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“And they lived happily ever after.”  

Even though we know this ending to most of our children’s story books is unbelievable, we often live as though this ending is the only acceptable storyline for our own lives.  When trouble hits home or the circumstances don’t match our fantasies, we protest.  This wasn’t how it was supposed to be!  Why aren’t we all happy?!?

Mothers who are in the baby-or toddler-stages expect some hardships.  We aren’t surprised that labor and delivery are, well, laborious.  Get very little sleep?  Check.  Change poopy diapers constantly?  Check.  Vomiting?  Check.  Training and discipline?  Check.  We know that early parenting stage is hard!  So, we go into it sorta kinda prepared.  We have other moms in that same stage who we bond with over play dates.

But, somewhere along the parenting journey, is it possible that we assume we will have a fairy tale ending to our stories?  Reality usually hits at some point, though.  What is on that elusive list of things that we need to successfully let our children go? Where are the other moms with wisdom when my child is distancing himself from family?  Who wants to gather with other women when your daughter is in serious sin?  Who wants to have yet another argument with a son who is struggling with anger?

I’ve written before on this blog about taking the long view of things.  This is a critical perspective to have, especially during the season where our children are becoming adults. There are some actual physical and cognitive maturing processes going on in these young people.  There are all sorts of spiritual questions.  Relationships change.  Anxieties may arise about leaving home, about college, about greater responsibilities.  Our young adults have a lot going on in their worlds!  If we, as parents, get too focused on the here and now, we will miss the big picture.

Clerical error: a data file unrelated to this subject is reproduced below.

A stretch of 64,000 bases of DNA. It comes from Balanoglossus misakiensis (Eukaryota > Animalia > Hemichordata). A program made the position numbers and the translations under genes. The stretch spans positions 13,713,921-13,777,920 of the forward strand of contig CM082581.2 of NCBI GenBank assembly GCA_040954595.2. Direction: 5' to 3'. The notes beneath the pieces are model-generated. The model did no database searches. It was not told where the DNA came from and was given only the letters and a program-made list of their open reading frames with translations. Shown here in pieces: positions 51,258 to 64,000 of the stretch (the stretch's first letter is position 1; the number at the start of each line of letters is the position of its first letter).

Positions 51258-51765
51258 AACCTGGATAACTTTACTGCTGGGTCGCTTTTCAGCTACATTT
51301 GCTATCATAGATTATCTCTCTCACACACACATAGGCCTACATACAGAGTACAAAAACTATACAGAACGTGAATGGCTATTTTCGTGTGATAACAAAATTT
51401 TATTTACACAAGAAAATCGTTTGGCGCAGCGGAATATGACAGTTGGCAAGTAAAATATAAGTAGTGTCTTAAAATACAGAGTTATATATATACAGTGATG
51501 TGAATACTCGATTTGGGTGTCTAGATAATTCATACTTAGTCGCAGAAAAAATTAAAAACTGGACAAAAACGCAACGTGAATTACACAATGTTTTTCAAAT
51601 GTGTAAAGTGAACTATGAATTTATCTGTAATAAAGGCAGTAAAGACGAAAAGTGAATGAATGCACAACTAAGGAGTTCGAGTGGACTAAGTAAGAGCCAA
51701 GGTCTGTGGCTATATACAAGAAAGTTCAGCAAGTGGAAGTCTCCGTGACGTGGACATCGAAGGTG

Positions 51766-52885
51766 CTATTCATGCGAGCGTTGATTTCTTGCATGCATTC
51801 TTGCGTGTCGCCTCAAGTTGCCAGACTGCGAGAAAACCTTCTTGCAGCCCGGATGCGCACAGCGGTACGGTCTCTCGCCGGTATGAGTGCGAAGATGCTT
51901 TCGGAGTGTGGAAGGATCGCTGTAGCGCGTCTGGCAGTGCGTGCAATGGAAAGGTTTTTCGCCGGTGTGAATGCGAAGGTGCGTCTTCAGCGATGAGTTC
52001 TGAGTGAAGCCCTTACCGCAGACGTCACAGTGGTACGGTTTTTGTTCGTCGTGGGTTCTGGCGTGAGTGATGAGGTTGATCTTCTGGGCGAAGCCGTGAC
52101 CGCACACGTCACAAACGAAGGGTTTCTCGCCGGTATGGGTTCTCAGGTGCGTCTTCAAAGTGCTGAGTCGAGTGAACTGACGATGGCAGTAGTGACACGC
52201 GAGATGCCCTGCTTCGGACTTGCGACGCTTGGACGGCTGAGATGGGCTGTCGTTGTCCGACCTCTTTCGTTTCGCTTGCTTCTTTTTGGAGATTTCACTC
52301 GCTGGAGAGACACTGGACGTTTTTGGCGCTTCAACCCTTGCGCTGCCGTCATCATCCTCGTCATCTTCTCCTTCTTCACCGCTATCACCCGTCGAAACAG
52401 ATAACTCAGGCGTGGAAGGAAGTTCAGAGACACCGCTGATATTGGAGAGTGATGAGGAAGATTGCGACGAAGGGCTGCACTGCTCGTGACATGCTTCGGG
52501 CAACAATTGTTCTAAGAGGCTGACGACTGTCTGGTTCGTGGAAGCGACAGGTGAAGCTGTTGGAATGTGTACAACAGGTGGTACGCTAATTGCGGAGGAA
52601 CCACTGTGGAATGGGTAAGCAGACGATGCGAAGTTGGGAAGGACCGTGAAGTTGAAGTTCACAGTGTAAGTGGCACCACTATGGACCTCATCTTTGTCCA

Sometimes I imagine myself with my face pressed up against the glass watching my life inside. I can only see what’s going on immediately in front of me.  But, then I imagine God seeing the big picture, knowing the amazing things He is doing, understanding this is a process.

As I grow in my trust of God, I begin to see the beauty in this process.  It’s not a picture-perfect beauty.  No, it’s full of blemishes, mistakes, immaturity, sin.  But, the Potter is molding His clay into something beautiful.  Something like His own image (Romans 8:29).  God is doing that in our adult children.  God is doing that in YOU!

So, mamas, don’t run away from pain or difficulty.  Don’t try to keep your grown children from this path.  Don’t expect perfect endings to your stories.  Trust that God is writing His perfect story and ending for you and your family.  When we give up on this whole fairy tale that we may have concocted in our heads, then we will truly see that the very story (the very circumstances) that God is weaving in us is actually something quite joyful.  As we grow in contentment (actual contentment, not fatalism) regarding God’s plan for our lives, and our adult children’s lives, we will count it ALL joy.  That is really how our stories can be happy.

If you are currently struggling with parenting an older child and would appreciate prayer, I would love to add you to my own prayers.  Contact me and I will pray for you and your kids daily.  

Love, Wendy

This is the fourth post in a six-part series.  You can catch up on other the posts in this series, “Raising Older Children”:  1+1 sometimes=2, Keep Your Eyes On Your Own Paper, Contractions Don’t End In The Delivery Room.


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